“They were punished for refusing to have sex with IS militants,” local media activist Abdullah al-Malla told ARA News.
Hundreds of local residents witnessed the brutal execution, but could not do anything about it, he added.
IS, an Iraq, Syria and Libya-based terrorist group, adheres to what it believes to be a pure version of Islam. They justify their numerous crimes, including cruel forms of capital punishment, by the tenets of the religion.
Sunni Muslims living in territories under their control are forced to live by IS rules or be expelled or killed. Ethnic and religious minorities are being harshly persecuted. The Yezidis, an ethnic group that has its own synthetic religion and are considered devil-worshipers by extremist Muslims, are among those suffering under IS.
Thousands of Kurdish women captured by IS fighters were forced to become sex slaves to the militants. Those who managed to escape or were freed said that the women are raped, traded around, often denied food or rest and otherwise mistreated. IS leadership produced manuals for their men on what they should and should not be doing to their captives.
PTI | Jun 5, 2016, 12.51 PM IST
DHAKA: The wife of a top Bangladeshi police officer who carried out several raids against militants was stabbed and shot dead today by three bike-borne assailants in front of her minor son in the port city of Chittagong, the latest attack by suspected extremists, police said.
Mahmuda Aktar, 33, was targeted by the gunmen at around 6:45 AM (local time) while she was on her way to drop her first-grader son to a nearby bus stop for school in Chittagong, about 275 kilometres from here.
She was the wife of Superintendent of Police Babul Aktar, now posted at the police headquarters in Dhaka.
Babul has led several raids on militant hideouts and investigated several terror-related cases as the additional deputy commissioner with the Detective Branch in Chittagong.
Babul, who was promoted in April, played a key role in nabbing top militants and busting their hideouts in the southern coastal district.
It was his investigations which led to the busting of a hideout of banned outfit Jama'atul Mujahideen Bangladesh (JMB) and arrest of its military wing chief Mohamed Javed in October last year.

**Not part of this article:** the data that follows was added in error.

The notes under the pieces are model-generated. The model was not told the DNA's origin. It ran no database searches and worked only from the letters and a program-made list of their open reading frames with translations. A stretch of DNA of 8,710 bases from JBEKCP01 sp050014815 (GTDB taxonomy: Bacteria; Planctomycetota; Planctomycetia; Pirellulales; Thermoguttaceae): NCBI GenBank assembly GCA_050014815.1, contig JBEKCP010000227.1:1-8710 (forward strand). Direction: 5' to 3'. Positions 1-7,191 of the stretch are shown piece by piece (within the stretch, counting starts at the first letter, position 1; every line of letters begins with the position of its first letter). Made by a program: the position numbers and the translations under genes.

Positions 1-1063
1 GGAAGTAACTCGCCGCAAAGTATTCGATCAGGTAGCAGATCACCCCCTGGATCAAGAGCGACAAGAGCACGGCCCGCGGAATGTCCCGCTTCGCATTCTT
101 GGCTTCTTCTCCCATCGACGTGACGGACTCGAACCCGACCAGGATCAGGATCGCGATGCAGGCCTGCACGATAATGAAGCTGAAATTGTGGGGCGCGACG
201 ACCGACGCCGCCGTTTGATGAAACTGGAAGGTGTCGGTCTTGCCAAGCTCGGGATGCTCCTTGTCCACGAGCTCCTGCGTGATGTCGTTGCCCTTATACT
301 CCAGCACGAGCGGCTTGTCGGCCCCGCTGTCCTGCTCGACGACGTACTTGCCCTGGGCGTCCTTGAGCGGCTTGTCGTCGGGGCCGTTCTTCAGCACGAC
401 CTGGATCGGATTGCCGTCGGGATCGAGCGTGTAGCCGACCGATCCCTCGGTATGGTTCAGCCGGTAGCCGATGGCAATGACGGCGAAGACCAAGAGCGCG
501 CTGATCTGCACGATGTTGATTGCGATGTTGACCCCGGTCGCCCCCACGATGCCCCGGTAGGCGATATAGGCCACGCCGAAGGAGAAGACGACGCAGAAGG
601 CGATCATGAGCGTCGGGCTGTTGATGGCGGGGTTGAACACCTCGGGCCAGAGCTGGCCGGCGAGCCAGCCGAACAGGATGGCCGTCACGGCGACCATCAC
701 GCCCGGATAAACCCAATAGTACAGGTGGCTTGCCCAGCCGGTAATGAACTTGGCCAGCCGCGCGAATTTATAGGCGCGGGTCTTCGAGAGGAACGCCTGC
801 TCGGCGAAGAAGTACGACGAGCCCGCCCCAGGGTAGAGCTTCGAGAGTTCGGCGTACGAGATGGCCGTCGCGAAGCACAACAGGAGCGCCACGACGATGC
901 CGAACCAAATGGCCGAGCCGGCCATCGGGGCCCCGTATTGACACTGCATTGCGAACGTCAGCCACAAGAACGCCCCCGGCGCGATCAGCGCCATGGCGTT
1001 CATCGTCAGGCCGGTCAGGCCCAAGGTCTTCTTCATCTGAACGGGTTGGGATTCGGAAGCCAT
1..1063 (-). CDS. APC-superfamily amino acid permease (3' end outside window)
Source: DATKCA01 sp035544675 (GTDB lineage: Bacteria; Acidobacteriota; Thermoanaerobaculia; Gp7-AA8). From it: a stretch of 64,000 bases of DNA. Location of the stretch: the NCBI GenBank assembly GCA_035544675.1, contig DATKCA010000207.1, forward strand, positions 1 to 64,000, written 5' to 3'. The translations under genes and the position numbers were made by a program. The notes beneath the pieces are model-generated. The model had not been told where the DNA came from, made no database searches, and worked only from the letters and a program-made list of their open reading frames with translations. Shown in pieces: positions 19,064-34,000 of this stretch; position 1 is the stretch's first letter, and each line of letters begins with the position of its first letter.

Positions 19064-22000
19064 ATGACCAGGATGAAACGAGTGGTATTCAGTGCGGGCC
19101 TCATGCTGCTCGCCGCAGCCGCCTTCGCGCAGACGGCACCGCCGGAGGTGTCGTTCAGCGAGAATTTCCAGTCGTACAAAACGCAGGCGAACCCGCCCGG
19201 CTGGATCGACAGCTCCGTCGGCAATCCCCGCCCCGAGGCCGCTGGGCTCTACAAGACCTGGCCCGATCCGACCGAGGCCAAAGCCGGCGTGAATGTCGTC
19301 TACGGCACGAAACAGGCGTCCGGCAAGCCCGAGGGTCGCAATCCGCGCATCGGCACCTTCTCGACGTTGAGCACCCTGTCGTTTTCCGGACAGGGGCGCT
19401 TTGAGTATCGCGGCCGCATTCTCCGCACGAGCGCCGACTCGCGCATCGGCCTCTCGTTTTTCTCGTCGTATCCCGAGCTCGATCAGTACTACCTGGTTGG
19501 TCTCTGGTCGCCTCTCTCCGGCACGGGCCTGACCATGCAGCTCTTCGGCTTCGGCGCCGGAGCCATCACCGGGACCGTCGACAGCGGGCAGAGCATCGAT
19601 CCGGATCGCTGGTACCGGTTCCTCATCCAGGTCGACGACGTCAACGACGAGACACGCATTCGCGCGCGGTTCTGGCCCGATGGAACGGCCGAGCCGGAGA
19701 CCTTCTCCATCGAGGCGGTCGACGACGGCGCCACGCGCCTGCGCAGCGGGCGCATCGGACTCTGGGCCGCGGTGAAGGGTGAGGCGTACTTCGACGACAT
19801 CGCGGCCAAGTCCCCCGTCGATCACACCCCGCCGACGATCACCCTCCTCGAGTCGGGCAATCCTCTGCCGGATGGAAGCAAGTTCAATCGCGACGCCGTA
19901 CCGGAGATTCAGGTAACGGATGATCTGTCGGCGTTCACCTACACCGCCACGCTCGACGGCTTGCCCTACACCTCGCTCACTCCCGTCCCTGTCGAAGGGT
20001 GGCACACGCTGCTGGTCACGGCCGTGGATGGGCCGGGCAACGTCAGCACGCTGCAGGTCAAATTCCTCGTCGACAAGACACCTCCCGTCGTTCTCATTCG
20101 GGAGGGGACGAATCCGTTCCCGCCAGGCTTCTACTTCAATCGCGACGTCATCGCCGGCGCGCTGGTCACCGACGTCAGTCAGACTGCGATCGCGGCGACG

"Since Babul Aktar was in counter-terrorism, we suspect that militants are behind the murder of his wife," Detective Branch Deputy Commissioner Moktar Ahmed was quoted by bdnews24 as saying.
Quoting witnesses, Chittagong metro police's Deputy Commissioner Paritosh Ghose said that three bike-borne attackers ambushed Mahmuda in front of her six-year-old son.
The boy said that the attackers first took him away and then one of them stabbed his mother with a knife before shooting her.
Police said that Mahmuda was shot in the head.
"We found three live ammunition and a used casing on the spot. The bullet hit her on the left side of the head," said Police Bureau of Investigation's Additional Superintendent Bashir Ahmed. She is survived by a four-year-old daughter.
There have been systematic assaults in Bangladesh in recent months specially targeting minorities, secular bloggers, intellectuals and foreigners.
In the recent attacks, a liberal professor was brutally hacked to death in April by machete-wielding ISIS militants who slit his throat near his home in Rajshahi city.
HT Correspondent, Hindustan Times, Lucknow | Updated: Jun 04, 2016
An executive member of the All India Muslim Personal Law Board (AIMPLB) on Saturday claimed that triple talaq was not an issue for Muslim women and that it was being raked up just to defame Islam.
Addressing an all-Muslim women conference in Lucknow, Dr Asma Zehra said, “Islam has given equal rights to women and men. Muslims are happy with their personal laws.”
Commenting on a section of Muslim women who were raising their voice against triple talaq, Zehra said, “Such women are not aware of personal laws of Muslims and they have nothing to do with Islam. These disgruntled elements are defaming Islam.h She said rather than raking up this issue, people should talk about the evils of female foeticide.”